‘I spy…’ how far can employers go when it comes to monitoring employee communications?

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‘I spy…’ how far can employers go when it comes to monitoring employee communications?

Last week The European Court of Human Rights’ (“ECtHR”) judgment in the case of Bărbulescu v Romania, where a Romanian engineer was fired for sending messages to his fianceé on his private Yahoo chats, confirmed that the monitoring of an employee’s personal communications was not a breach of his human rights (in particular Article 8 of the European Convention on Human Rights (right to respect for private and family life, home and correspondence)).


Despite this case receiving much media coverage and providing further clarity as to when an employer can monitor an employees’ personal communications, it does not mean an employer can monitor anything and everything which is private. The ruling will mean that companies across the UK will have to be clear on when employees can send personal emails from their work accounts.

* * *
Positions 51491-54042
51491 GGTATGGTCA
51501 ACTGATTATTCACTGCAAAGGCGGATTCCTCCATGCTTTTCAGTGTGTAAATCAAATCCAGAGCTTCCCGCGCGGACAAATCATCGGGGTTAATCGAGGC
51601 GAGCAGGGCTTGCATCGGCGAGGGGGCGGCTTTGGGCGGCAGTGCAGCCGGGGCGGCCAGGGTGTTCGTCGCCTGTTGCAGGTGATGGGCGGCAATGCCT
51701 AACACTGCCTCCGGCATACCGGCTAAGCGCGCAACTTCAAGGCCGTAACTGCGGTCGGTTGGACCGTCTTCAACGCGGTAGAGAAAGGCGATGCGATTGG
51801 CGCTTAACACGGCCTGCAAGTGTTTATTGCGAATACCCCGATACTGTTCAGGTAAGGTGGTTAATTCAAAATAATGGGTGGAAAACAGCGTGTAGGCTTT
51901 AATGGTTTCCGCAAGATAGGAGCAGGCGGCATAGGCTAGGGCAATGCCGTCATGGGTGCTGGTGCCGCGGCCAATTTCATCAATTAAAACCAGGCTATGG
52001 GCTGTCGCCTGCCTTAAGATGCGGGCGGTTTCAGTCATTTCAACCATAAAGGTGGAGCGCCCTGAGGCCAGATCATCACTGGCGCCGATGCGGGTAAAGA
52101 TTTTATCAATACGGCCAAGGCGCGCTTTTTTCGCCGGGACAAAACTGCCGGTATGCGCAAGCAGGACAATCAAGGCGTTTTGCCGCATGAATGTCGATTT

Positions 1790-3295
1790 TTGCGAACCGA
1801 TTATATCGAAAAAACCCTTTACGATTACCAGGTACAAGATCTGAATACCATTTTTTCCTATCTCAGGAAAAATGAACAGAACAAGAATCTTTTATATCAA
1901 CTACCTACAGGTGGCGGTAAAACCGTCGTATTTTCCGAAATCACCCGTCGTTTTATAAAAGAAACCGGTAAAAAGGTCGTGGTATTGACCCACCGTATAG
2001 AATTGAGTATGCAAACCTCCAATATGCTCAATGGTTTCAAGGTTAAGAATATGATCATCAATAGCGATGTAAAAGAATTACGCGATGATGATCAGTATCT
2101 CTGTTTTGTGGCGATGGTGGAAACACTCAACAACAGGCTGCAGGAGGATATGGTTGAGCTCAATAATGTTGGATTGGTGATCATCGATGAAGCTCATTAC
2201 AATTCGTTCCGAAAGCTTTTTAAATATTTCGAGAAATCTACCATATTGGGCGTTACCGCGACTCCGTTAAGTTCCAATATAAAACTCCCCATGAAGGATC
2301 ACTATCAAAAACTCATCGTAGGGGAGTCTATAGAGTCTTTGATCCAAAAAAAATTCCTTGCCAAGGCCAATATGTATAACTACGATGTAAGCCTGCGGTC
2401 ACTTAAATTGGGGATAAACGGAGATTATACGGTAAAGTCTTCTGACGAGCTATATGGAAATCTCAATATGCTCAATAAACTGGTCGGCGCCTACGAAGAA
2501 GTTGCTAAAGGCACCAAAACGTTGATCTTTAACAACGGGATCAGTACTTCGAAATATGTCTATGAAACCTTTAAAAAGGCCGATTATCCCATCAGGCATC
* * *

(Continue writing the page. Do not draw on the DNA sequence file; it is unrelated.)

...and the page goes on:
It was important that in this case the employee had been using a Yahoo account which had been set up specifically for work purposes, during working hours and where such usage was contrary to his employer’s policies.

This case confirms that given the right to privacy is not absolute, it is important employers have well drafted policies in place, which set out what information they may collect and how. Not only should companies review their electronic communications policies but also social media and the additional complexities this creates where employees may be using personal equipment outside of work hours.

Author: Sarah Brockhurst, Solicitor, Employment

Rebecca Thornley-Gibson, Partner, Employment & Head of Travel, asb lawFor more information on employment law or related enquiries, contact Rebecca Thornley-Gibson, Partner.

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Published: 19 Jan 2016

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